Tag Archives: Portuguese Expulsion

Jew of the Week: Abraham Zacuto

The Rabbi Who Saved Columbus

A page from Zacuto’s astronomical tables

Avraham ben Shmuel Zacut “Zacuto” (1452-1515) was born in Salamanca, in what is today Spain, to a religious Sephardic Jewish family. He studied both Jewish law and astronomy, becoming the rabbi of Salamanca and simultaneously an astronomy teacher. He invented a new type of astrolabe and a novel method for determining latitude at sea, which would become vital to navigators and sailors. In 1478, he published HaChibur haGadol, “The Great Book”, with detailed and easy-to-use astronomical tables. It was translated to Spanish in 1481, and Latin shortly after. This made Rabbi Zacuto world-famous and when the Jews of Spain were banished in 1492, he was immediately hired by King John II of Portugal to serve as his royal astronomer. Zacuto argued that a sea route to India was possible, and this convinced John II to finance Vasco da Gama’s famous voyage to discover the route to India, opening European sea trade with the Far East. Da Gama used Zacuto’s astrolabe and tables, and Zacuto personally trained and taught the sailors. Zacuto had also argued, based on the Zohar—the “textbook” of Jewish mysticism, dating back to Rabbi Shimon bar Yochai in the 2nd century CE—that the Earth must be spherical, and it would be possible to journey west, not east. This information was instrumental in convincing Christopher Columbus to launch his own voyage. In fact, Columbus relied heavily on Zacuto’s astrolabe and astronomical charts. In a well-known story from his third voyage, Columbus was marooned on a Caribbean island and facing both hostile natives and his own rebellious sailors. The natives refused to provide food and resources to Columbus, so he came up with a ruse. Consulting Zacuto’s tables, Columbus saw that a lunar eclipse was imminent. He told the native chief that if he will not provide resources to the sailors, the moon would go dark and God would punish them! The eclipse came and the natives panicked, giving Columbus’ men all that they needed to survive. Back in Europe, the next king of Portugal, Manuel I, followed the Spanish in expelling his Jewish subjects. Zacuto was offered to stay in Portugal if only he converted to Christianity, even just nominally. Of course, he refused, and left with his people. He first settled in Tunis, where he wrote his monumental Sefer Yuhasin, a highly-acclaimed work describing the entire history of the Jewish people. He later fulfilled his dream of making it to the Holy Land and lived his last years in Jerusalem. Rabbi Zacuto is considered one of history’s greatest and most consequential astronomers. The Zagut Crater on the moon is named after him.

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Words of the Week

The blessing in life is when you find the torture you are comfortable with. That’s marriage, it’s kids, it’s work, it’s exercise. Find the torture you’re comfortable with and you’ll do well. You’ve mastered that, you’ve mastered life.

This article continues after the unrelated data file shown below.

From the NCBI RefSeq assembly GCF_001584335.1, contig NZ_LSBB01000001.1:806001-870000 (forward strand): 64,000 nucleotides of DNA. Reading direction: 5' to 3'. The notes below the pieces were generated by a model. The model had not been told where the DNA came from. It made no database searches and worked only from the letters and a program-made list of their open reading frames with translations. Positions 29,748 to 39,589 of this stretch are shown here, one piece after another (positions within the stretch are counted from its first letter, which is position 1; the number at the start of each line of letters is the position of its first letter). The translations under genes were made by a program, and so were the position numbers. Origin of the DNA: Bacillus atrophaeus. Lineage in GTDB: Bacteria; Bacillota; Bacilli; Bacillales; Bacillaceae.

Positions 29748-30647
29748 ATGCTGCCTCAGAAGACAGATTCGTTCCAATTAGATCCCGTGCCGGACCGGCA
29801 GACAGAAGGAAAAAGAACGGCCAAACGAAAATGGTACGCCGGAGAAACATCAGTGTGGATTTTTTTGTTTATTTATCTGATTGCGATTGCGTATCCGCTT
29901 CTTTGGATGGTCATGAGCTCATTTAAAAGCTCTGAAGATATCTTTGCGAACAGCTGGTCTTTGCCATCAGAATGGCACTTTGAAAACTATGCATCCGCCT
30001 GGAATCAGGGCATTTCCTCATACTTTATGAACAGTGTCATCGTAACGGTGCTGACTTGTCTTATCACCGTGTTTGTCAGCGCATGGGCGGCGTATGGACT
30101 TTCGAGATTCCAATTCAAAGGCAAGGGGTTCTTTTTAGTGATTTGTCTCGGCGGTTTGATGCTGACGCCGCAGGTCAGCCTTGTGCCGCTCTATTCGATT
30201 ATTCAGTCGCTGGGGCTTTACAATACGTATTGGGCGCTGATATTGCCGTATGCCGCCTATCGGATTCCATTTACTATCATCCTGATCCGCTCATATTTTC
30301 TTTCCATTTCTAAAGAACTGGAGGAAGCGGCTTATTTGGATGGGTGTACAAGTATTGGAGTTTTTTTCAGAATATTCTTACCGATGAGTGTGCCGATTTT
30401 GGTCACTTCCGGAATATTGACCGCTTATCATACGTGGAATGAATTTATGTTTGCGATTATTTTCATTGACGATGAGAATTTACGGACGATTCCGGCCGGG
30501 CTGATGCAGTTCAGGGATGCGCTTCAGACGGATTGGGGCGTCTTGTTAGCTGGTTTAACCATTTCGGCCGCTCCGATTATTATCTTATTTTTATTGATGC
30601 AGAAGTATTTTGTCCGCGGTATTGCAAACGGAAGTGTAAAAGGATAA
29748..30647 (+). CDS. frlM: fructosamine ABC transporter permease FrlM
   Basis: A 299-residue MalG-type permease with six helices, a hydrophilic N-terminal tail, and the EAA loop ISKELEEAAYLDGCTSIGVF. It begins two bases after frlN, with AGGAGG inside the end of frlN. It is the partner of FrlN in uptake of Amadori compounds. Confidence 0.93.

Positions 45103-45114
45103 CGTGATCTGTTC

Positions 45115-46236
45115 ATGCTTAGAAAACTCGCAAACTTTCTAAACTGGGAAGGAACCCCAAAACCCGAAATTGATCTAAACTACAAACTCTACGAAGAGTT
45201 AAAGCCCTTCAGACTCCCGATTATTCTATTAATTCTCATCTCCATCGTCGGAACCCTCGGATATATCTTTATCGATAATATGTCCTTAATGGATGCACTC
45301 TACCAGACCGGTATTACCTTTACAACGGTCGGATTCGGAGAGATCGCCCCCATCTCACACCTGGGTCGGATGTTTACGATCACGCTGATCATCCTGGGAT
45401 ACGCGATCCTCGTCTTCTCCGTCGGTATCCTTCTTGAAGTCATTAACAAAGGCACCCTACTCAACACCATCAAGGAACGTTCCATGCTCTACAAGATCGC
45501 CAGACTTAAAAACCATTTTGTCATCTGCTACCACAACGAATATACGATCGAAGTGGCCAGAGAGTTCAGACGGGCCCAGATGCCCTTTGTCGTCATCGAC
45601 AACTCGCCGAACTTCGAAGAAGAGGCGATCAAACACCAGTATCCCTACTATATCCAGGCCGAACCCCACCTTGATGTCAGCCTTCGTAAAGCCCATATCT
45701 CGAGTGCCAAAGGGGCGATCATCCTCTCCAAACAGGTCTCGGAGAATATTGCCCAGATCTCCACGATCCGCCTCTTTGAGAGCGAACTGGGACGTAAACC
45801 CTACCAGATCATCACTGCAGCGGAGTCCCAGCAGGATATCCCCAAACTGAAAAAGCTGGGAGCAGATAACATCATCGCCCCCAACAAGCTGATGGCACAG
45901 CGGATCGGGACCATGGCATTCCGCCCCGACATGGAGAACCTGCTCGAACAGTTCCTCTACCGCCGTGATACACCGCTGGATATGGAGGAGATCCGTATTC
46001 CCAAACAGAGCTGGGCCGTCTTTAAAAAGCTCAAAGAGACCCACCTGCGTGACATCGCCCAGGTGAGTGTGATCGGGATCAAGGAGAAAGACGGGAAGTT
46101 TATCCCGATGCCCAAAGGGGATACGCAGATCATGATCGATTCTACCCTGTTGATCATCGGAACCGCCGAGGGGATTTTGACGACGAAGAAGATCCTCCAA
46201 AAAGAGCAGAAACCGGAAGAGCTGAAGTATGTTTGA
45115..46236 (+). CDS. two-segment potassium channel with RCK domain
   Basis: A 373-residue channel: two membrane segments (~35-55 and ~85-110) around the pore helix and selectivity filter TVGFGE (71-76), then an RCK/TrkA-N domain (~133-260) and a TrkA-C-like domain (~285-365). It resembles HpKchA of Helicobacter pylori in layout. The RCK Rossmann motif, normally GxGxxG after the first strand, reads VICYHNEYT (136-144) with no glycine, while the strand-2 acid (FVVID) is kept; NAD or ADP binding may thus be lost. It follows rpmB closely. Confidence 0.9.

Jerry Seinfeld

Jews of the Week: Abraham Garton & Gershom Soncino

The First Jewish Printers

Abraham Garton (c. 1450-1510) was born in Spain and moved with his family to Calabria, Italy sometime before the Spanish Expulsion of 1492 (which took place on Tisha b’Av). Little is known of his life. Inspired by Johannes Gutenberg, who produced the first printed book in Europe in 1439, Garton established his own printing press to produce Jewish books. His first publication was the Torah commentary of the great Rashi, produced in 1475. In order to avoid using the holy script of the Torah itself, and to be able to fit more letters on a page, Garton decided to use a special cursive Hebrew font previously developed by Sephardic rabbis. This went on to become the standard font for printing the commentary of Rashi on the Torah and Talmud, as well as the commentaries of other sages, and is referred to as “Rashi script” – even though Rashi himself never used it!

Rashi script, originally developed by Sephardic rabbis in Spain (top) compared to regular Hebrew script (bottom).

Emblem of the Soncino family and printing press

Several years later, Yehoshua Shlomo (the son of Ashkenazi Jewish immigrants to Italy) established a Hebrew printing press in the town of Soncino, and later in Naples. He undertook the publication of the entire Talmud, starting with the first tractate, Berakhot, in 1483. The work was taken over by his nephew, Gershom Girolamo Soncino (c. 1460-1533). A scholar in his own right, Gershom was fluent in Greek, Latin, and Hebrew. In addition to the Talmud, he published books of Torah and the Megillot, as well as various rabbinic texts. He traveled all over Europe to find manuscripts that he could publish. He also produced non-Jewish books, and became famous among Italians for the high quality of his work. All in all, he produced some 200 works, and was the first to use illustrations in a Hebrew book. Soncino later established printing presses in other cities, the last in Constantinople, where he lived out the remainder of his life. He became wealthy, and used his funds to assist Sephardic Jews following the 1492 Expulsion from Spain, and the Portuguese Expulsion in 1497. The Soncino family printed Jewish books until 1557, playing a key role in the wide-spread dissemination of Jewish wisdom, and opening up the study of Jewish texts to the masses. Soncino Press was reestablished in London in the late 19th century, and continues to publish Jewish books today.

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Words of the Week

Life isn’t about finding yourself. Life is about creating yourself.
– George Bernard Shaw